The most challenging aspect of the series is what gives it its unique nature: selecting the appropriate quotes from a broad array of science  documentaries (the most time consuming part) and tuning/syncing those quotes so that they fit in with the music.  A lot of the quotes chosen don’t work when they go though musical metamorphosis, so a large number of quotes must be distilled from the original sources to make each song.

One of the most unique aspects of this project is that the lyrics are the actual spoken words of many of the leading lights within the scientific community past to present.   Since you are in essence composing the music around this spoken dialogue, what technique do you employ to accomplish this?  Do you first compose the music, then look for snippets of dialogue from various sources that formats to that music?  Do you first select what dialogue you wish to use as “lyrics” then compose the music around that dialogue?

I typically start with creating an instrumental track and a concept for a song (e.g. evolution).  After picking a number of quotes from various sources, I will begin the process of shaping the vocal parts to fit the song.  The first step is quantizing (syncing) the voice flow to the tempo of the underlying track.  Many quotes will be thrown out at this phase if they don’t fit the tempo well.  After this is done, I do the tuning, carefully choosing each note to transpose to, respecting the flow of the original speech.

How does the use of auto-tune assist you in composing the music?

Auto-tune (or more realistically, manual-tune) is what gives the series its unique sound.  It takes the traditional spoken word remix to the next level, creating a potentially catchy melody and fitting in with the music more naturally.  The use of auto-tune is where it turns from just speech on top of music into something much more memorable.

Which was your first musical episode in this series, and what is your latest?

“A Glorious Dawn” was the first episode in the series.  It was created before I knew that an entire series of songs was feasible or desirable to make.  My latest at this time is “We Are Star Dust” which is the 15th Symphony of Science video and features Neil deGrasse Tyson, Richard Feynman and Lawrence Krauss.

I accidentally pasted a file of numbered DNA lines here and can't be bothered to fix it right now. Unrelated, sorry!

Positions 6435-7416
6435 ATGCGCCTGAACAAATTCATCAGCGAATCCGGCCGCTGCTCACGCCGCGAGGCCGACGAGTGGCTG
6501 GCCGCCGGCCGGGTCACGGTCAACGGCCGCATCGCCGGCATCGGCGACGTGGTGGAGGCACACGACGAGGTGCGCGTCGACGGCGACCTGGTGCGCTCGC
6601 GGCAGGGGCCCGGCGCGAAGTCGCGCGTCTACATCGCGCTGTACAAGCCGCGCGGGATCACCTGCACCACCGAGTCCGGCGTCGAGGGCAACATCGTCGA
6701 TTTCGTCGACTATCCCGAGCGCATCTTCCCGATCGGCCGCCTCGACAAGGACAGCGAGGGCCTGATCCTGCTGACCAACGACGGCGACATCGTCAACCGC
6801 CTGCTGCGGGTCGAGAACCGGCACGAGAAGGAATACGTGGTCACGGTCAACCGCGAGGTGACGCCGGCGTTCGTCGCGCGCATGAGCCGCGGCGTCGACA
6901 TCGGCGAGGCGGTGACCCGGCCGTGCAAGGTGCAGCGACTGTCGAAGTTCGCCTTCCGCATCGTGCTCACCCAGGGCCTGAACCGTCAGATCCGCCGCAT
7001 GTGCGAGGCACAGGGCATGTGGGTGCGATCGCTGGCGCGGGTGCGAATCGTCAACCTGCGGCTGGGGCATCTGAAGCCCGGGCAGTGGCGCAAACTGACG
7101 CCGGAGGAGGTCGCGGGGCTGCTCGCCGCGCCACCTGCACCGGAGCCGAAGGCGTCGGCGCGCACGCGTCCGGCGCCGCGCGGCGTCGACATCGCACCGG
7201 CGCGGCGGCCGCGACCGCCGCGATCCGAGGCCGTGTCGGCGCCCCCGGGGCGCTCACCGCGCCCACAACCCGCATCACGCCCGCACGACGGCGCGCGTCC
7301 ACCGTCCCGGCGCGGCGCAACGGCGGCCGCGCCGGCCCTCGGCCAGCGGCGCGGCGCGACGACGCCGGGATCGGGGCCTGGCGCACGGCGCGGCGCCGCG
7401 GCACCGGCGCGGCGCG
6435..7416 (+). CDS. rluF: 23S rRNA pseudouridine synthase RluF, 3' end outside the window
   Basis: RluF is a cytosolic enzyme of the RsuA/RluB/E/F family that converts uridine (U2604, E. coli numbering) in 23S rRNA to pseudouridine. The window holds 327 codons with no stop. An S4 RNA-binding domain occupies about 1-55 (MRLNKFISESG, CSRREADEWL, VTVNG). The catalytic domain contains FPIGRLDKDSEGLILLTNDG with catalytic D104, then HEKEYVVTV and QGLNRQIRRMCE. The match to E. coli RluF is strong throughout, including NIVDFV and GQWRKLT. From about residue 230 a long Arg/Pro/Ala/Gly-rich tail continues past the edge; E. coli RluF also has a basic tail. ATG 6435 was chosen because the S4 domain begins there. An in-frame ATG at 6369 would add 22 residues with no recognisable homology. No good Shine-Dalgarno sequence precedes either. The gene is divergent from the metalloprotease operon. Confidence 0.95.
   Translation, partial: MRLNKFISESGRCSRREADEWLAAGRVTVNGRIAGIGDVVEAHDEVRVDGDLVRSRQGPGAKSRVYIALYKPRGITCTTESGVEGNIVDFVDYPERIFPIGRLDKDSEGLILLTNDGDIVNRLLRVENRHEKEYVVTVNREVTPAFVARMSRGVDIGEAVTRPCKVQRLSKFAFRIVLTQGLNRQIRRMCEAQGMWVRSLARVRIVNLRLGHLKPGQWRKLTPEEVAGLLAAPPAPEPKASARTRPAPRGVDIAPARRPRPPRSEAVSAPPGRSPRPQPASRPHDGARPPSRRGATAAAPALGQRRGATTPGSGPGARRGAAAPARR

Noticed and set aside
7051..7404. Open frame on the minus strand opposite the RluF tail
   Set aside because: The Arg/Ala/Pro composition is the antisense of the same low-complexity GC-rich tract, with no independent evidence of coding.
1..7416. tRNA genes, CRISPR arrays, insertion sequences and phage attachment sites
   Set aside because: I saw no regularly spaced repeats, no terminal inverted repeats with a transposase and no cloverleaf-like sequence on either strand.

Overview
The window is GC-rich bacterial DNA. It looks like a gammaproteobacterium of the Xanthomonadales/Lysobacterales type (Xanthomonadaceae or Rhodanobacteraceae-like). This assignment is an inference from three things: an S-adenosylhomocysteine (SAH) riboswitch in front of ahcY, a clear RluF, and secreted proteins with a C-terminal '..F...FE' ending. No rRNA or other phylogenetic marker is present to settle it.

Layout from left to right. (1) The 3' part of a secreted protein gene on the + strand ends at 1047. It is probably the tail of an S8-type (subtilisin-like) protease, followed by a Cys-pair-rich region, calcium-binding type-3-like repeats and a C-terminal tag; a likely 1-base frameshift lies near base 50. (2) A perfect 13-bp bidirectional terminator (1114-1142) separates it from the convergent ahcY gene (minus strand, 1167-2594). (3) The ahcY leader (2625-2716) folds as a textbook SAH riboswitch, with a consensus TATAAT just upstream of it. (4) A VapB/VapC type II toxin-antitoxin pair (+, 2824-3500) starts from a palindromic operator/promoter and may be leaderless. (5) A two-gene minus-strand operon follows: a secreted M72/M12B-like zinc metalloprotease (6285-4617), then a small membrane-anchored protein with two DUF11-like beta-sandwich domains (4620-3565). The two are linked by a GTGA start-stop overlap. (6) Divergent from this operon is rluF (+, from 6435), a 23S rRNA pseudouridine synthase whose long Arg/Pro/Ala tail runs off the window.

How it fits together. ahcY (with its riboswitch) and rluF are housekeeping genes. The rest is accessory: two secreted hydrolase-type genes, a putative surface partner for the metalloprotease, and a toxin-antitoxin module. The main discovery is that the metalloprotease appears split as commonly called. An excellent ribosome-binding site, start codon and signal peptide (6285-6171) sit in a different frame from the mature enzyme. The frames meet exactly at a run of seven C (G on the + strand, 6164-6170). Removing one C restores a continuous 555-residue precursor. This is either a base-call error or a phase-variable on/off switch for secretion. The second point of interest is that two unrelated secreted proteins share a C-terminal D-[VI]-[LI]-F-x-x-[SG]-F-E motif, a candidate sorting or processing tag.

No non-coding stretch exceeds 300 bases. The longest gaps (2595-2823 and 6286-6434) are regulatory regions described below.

Materials used are from:
Cosmic Quandaries with Neil deGrasse Tyson
10 Questions for Neil deGrasse Tyson
Beyond Belief 2006 with Neil deGrasse Tyson
The Most Astounding Fact
A Universe from Nothing – Lawrence Krauss
Feynman “Fun to Imagine” Interviews
Journey to the Edge of the Universe
Finding Life Beyond Earth (NOVA)
Wonders of the Universe (BBC)
Do you have a favorite episode, and if yes, then why is it your favorite?

My favorite is still probably “Ode to the Brain”, which features a variety of speakers sharing amazing facts about the human mind and what it is capable of.  The music, especially the chorus, sticks out to me as one of the more catchy and interesting pieces of the series.

Which episode appears to be your audience’s favorite, so far?

The audience favorite is still the first episode in the series, “A Glorious Dawn”.  It was a really fun piece to create, and the novelty of the idea I think is what made it the most popular.  It has inspired a lot of people to look at science and scientists in a cool and interesting way, rather than just a boring subject they hated in high school.

Of the various scientists whom you have featured so far, which appears to be the favorite among your audience?

Carl Sagan is certainly the most popular figurehead in the series, although each fan has his/her favorite.  Not only is Sagan one of the most charismatic figures in science, but his voice fits the auto-tuning process extremely well, making him the audience favorite by far.  The rights to use him further have been put on hold for the time being so he will not be appearing in the next few videos, unfortunately.

Tell the readers about your project “Colorpulse” ( I understand that-like Symphony of Science-it consists of original electronic music and video remixes.

Colorpulse is the name of my electronica project, which includes a lot of instrumental music as well as other SoS-style remixes. Any remixes that aren’t science related are usually considered part of Colorpulse (or melodysheep, the name of my Youtube channel).

Tell the readers about Hudson ( You’ve described it as an “indie/Folk pop collaboration”.